Big Ten disciplines MSU, U-M for tunnel incident

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Big Ten disciplines MSU, U-M for tunnel incident

The Big Ten conference released a statement Monday outlining disciplinary measures for both Michigan and Michigan State stemming from the attack in the Michigan Stadium tunnel after the two teams played Oct. 29.

After the game, Michigan defensive backs Gemon Green and Ja’Den McBurrows were assaulted in the tunnel leading up to Michigan’s locker room. Michigan State defensive back Khary Crump allegedly struck Green with his helmet and has since been charged with felonious assault by the Washtenaw County prosecutor’s office.

Itayvion Brown, Angelo Grose, Justin White, Brandon Wright and Zion Young were all charged with aggravated assault, a misdemeanor, and Jacoby Windmon was charged with assault and battery for their participation in the fight.

The conference has fined Michigan State $100,000 and has suspended Crump for four games from the incident date, plus the first eight games of the 2023 season. The other six players charged, along with Malcolm Jones, had already served four-game suspensions and the conference accepted that as sufficient and completed.

Michigan State athletic director Alan Haller and head coach Mel Tucker released a joint statement saying they accept the findings from the conference and are immediately reinstating Brown, Grose, White, Windmon, Wright and Young to the team.

The Big Ten’s release also mentions a Michigan State football staff member who was involved in a separate sportsmanship matter, but does not detail what that entailed, and said the university has properly disciplined that individual.

“Our institution does not excuse the concerning actions by some of our student-athletes,” Michigan State Interim President Teresa K. Woodruff said in a statement. “At the same time, we challenge ourselves collectively to be thoughtful in how we approach this situation so that further harm isn’t needlessly done.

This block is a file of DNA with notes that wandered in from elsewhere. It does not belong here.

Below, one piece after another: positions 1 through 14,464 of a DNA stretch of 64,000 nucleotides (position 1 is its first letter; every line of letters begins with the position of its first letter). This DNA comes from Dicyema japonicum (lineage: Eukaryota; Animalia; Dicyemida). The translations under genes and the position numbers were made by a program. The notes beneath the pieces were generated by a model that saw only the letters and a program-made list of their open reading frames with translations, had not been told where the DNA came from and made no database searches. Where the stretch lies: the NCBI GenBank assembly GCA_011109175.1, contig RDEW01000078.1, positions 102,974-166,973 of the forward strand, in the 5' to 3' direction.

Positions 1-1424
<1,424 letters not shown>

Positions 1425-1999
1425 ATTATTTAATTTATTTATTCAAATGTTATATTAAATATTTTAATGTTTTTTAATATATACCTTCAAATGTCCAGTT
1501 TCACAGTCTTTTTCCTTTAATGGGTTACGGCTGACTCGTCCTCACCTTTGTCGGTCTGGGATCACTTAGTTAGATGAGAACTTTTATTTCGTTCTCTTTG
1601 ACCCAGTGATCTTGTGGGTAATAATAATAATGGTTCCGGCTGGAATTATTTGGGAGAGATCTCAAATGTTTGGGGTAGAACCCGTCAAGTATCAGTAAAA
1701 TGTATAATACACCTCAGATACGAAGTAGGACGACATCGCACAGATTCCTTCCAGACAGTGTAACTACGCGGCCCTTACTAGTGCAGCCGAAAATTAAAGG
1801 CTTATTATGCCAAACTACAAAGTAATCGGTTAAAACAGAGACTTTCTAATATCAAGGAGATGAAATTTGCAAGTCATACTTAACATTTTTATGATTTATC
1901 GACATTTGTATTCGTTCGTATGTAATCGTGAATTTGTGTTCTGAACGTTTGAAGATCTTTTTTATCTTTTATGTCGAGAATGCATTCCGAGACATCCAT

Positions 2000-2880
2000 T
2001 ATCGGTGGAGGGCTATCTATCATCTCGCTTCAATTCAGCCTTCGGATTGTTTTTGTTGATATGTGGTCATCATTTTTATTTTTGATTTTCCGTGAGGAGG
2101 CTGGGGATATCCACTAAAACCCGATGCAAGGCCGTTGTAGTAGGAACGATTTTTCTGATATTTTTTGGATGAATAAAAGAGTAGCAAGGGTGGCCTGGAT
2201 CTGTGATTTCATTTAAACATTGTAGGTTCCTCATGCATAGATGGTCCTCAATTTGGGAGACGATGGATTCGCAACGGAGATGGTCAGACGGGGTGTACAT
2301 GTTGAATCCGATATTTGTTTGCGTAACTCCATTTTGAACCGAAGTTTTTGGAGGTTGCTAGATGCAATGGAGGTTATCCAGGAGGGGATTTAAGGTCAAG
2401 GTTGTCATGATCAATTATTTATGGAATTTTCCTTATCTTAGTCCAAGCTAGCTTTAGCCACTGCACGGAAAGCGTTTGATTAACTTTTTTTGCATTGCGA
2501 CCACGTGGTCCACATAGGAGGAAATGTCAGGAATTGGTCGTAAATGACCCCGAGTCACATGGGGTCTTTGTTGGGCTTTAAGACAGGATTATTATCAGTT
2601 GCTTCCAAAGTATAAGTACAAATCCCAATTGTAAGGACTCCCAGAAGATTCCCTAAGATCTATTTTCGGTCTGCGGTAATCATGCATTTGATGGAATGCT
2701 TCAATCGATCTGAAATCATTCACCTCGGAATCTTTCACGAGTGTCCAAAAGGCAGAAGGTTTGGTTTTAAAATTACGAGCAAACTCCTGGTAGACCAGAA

“What seems to be missing from the disciplinary outcomes are the learning opportunities that can and should coexist with findings of fault. We must ask ourselves: Are we doing enough, as leaders, to help further safety within our competitions through meaningful actions and education? Or are we risking the opportunities and livelihoods of young people without creating change for success in the future?”

The University of Michigan was also found by the conference to be at fault for not meeting the standards of the Big Ten’s policy to provide adequate protection for personnel of both home and visiting teams when entering and leaving playing arenas.

Michigan was given a public reprimand for the policy failure.

Michigan athletic director Warde Manuel said the Big Ten’s reprimand was related to a fan touching Tucker as he walked into the tunnel, actions he said were “wholly unacceptable.”

“The offender was quickly identified and swiftly ejected,” Manuel said.

The conference did not immediately respond to confirm whether Michigan’s reprimand was unrelated to the altercations in the tunnel involving players.

The Big Ten said it deferred its initial findings and disciplinary action until an investigation by the University of Michigan Division of Public Safety and Security was completed. That investigation has been completed and passed on to the Washtenaw County prosecutor, who charged the Michigan State players Wednesday.

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